A Place For Us: The Black Farmers and Urban Gardeners Conference | Civil Eats

A Place For Us: The Black Farmers and Urban Gardeners Conference

It has been said that black people are not interested in issues of sustainability, ag policy, and good food in general. But in late November, over 500 black-identified people, representing urban and rural farming networks, food justice organizations, government officials, policy makers, and good foodies traveling from Oakland, Denver, Philly, Detroit, Durham, D.C., and points elsewhere, attended the First Annual Black Farmers & Urban Gardeners Conference in Brooklyn. People of color are in the fields, the co-packing facilities, and the commercial and restaurant kitchens of the good food movement, but they’re conspicuously and consistently absent from the dialogue that is transforming Americans’ relationship with food and farming.

We appear to be suffering from an historical amnesia about the relationship between agriculture and people of color in the U.S., when we assume that black people are not into good food and farming. Long before The Greenhorns, Farmer Jane, Alice Waters, Radical Homemakers, Joel Salatin, Agchat, Homegrown, Michael Pollan, Punk Domestics, and Brooklyn Homesteader identified and gave voice to the thousands of (mostly white and/or middle class) people across the country by reclaiming American food and farming cultures, black people were in the fields and the kitchens, growing and nourishing generations, fusing European, Native American, and African farming and culinary traditions into distinct, regional American subcultures.

Black farmers and gardeners have been growing and raising food before it was cool, when it was what one did for survival. They were organic before organic–few could afford fertilizers and modern farm equipment; biodynamic before biodynamic–the earth-cosmos-animal-human connection has always been a major tenet of pre-Christianity African-centered spirituality and farming; sustainable before sustainable–can’t misuse what you ain’t got; local before local–black farmers’ had limited local selling power because of few profitable wholesale and retail opportunities and institutionalized racism; and, they are all small family farms.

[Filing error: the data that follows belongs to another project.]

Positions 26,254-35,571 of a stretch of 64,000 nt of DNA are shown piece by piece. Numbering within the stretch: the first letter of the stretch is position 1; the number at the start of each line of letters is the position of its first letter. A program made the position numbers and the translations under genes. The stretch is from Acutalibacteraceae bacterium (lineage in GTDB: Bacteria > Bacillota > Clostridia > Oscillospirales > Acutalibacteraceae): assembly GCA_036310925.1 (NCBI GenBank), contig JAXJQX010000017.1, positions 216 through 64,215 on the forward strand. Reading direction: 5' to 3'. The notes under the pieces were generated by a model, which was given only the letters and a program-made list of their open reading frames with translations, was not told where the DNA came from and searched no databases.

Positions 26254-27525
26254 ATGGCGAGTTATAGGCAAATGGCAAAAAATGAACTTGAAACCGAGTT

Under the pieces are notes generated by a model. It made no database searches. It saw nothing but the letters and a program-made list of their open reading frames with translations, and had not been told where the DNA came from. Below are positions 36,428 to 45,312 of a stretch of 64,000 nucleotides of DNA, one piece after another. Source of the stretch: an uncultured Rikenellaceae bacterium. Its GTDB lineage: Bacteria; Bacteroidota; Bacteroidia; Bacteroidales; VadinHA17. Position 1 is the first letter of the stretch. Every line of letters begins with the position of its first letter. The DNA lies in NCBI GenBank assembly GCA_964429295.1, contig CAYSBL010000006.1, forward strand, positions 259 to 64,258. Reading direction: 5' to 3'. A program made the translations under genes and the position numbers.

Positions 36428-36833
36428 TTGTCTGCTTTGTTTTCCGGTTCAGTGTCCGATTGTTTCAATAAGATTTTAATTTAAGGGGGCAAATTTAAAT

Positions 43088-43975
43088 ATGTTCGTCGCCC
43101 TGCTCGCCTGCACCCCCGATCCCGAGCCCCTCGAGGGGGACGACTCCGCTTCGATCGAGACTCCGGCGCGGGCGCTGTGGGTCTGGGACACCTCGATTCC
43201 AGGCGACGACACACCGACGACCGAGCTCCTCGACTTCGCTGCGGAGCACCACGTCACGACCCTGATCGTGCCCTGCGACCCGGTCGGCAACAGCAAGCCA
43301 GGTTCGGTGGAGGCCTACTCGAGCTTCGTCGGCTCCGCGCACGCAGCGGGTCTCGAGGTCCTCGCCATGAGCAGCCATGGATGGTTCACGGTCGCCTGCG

So why do black farmers and urban gardeners need their own conference? Here’s why: at every good food and sustainable ag event I attend in NYC, I am one of less than three nonwhite attendees, and chances are, I know the other two. This is the case so often that I and a good friend and colleague of mine keep tallies via text when we are unable to attend the same events. At these events, while the information is sometimes new, the food usually good, and the networking opportunities abundant, they are irrelevant when it comes to the real work involved in creating just and sustainable food systems.

These events might appeal to my middle class upbringing, but they do nothing to address the lack of sociocultural relevance to black people and their agricultural legacy in this country. I am aware of my various earned and unearned privileges, but try bringing this up in a room full of well-meaning white folk–why aren’t there any black people in your documentary, book, panel?–and you’ll quickly discover just how largely unaware white good food advocates are of how their covert and normative whiteness shapes conversations about food, privilege, race, access, and even geography–and renders the rest of us invisible.

I can name at least 10 nonwhite good food fighters and organizations in NYC without trying, but events focused on food and farming in the region only manage to secure one (usually the same one, now token) person of color, or, more often than not, none at all as speakers, panelists, and case studies.  I’m not (necessarily) asking that POCs be included in these largely white spaces, but, just sayin’.